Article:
# Parallel lines

Nov 9, 2015-

How does one write the 14th letter of the Roman alphabet? It comes in three stages: first,  first draw a short vertical line followed by another, a little to the right, and finally join the tip of first with the base of other creating ‘N’. There is no confusion for us as the first two happen to be parallel lines. But for Euclid (300 BC), the creator of Euclidean geometry it was equivalent to a never-ending marathon. He proved as many theorems as possible but he could not proceed further without the concept of parallel lines. He, instead, put up a long statement in the form of a ‘supposition’ called  ‘parallel postulates’. Euclid made hundreds of attempts to prove the parallel postulate as a theorem of the converse with the help of other postulates but did not succeed.

The parallel postulates stood out as an outcrop in the smooth field of Euclidean geometry. Of the many substitutes that tried to address the shortcoming the oneby Scottish mathematician John Playfair in 1795 was the best. It goes like: “Through a given point, not on a given line can we draw only one line parallel to the given line”.

Further, if you look at ‘N’ the angle ’zig’ is alternately equal to the angle ’zag’. With the help of this concept we are able to prove three angles in a triangle together add up to 180 degrees. Euclid’s geometry represents the unrivalled and universally acceptable system of thoughts.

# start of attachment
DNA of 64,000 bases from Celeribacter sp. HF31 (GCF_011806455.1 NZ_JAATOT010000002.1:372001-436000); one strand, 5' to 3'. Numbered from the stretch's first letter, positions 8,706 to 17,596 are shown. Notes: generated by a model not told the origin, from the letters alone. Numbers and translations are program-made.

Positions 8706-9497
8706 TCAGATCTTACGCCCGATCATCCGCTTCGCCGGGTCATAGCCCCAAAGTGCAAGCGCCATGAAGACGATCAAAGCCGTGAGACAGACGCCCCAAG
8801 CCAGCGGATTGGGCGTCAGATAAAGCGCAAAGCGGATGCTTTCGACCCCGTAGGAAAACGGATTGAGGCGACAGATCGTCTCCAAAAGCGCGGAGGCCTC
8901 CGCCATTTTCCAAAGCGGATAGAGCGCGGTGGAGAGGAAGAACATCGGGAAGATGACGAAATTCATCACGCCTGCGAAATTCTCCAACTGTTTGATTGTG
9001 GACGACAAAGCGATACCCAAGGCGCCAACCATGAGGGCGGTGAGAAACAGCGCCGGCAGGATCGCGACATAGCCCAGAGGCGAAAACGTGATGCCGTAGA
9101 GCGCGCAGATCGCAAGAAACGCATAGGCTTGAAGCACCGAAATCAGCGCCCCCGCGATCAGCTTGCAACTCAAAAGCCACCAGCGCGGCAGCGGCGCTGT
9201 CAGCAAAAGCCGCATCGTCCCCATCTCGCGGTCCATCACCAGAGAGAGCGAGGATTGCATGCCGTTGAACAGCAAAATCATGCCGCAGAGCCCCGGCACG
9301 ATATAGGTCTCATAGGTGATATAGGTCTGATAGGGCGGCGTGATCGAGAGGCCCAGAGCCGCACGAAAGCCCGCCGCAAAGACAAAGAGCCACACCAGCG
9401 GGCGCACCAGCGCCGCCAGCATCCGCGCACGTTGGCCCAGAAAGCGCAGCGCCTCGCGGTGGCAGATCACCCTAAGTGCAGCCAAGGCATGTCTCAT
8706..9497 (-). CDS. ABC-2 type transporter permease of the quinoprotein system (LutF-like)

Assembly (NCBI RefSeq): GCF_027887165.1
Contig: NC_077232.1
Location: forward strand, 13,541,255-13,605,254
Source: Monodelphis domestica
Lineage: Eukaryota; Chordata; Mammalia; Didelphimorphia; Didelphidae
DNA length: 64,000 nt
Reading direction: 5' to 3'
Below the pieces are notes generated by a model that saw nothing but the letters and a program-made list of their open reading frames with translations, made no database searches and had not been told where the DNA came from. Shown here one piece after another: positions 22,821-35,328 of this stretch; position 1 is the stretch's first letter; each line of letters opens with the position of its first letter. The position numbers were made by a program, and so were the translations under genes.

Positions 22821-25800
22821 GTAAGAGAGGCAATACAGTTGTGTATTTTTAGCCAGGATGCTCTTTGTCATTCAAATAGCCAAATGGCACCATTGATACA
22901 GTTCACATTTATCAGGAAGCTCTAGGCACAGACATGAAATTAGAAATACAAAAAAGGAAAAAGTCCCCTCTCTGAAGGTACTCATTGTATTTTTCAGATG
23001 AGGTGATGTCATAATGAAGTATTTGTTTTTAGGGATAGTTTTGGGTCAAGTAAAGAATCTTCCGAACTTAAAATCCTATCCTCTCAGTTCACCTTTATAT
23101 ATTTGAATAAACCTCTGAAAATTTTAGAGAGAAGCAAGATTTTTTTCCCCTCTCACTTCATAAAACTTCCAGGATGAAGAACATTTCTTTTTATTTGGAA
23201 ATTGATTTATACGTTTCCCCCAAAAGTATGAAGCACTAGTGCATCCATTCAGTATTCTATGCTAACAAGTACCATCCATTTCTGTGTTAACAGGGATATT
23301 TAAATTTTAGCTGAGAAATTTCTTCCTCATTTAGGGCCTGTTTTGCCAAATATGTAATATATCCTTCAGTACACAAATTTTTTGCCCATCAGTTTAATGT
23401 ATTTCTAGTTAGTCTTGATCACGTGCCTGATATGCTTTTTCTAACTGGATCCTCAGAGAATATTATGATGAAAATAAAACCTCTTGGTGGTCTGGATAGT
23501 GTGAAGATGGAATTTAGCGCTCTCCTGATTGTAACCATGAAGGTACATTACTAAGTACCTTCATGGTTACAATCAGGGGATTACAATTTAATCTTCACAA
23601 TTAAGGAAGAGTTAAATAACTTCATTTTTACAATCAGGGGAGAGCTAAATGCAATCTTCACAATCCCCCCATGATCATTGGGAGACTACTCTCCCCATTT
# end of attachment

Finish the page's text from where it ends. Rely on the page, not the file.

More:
But by abandoning Euclid’s postulate about parallelism Janos Bolyai created, a kind of, non-Euclidian geometry we now know as  ‘Hyperbolic geometry’ dealing with a ’trumpet’ shaped surface. Of the other two who created non-Euclidian geometry one was Carl Friedrich Gauss, a German and theother Nicolas Lobachevski, a Russian.

Both Lobachevski and Bolyai, though lived in different place thought likewise to create geometry on the basis of parallelism contradicting Euclid. The axiom of their choice runs as: “Through a given point, not on a given line, there pass two lines (left and right) parallel to the given line”. One of the theorems thus proved is: “The three angles of triangle are together always less than (<) 180 degrees”.

Euclid was not at ease with his axiom which says a line segment can be extended indefinitely in  either direction. As an alternate to that, as proposed by Bernhard Riemann, assumes all lines are finite but endless as is the Equator. As like two longitudinal lines, which stand perpendicular to equator meet in the pole making a triangle. But the sum of the angles, within, adds up to greater than 180 degrees. This is true for non-Euclidian or Elliptic geometry.

Thus we have three geometrical doctrines namely, hyperbolic, parabolic and elliptic. While the sum of the angles within the triangle in the first being less than (<)180, the middle, Euclidian, being exactly (=) 180 and the last being greater than (>)180 degrees. This makes Euclid’s version, finally, lie comfortably between the Hyperbolic and Elliptic geometries.

Published: 09-11-2015 08:31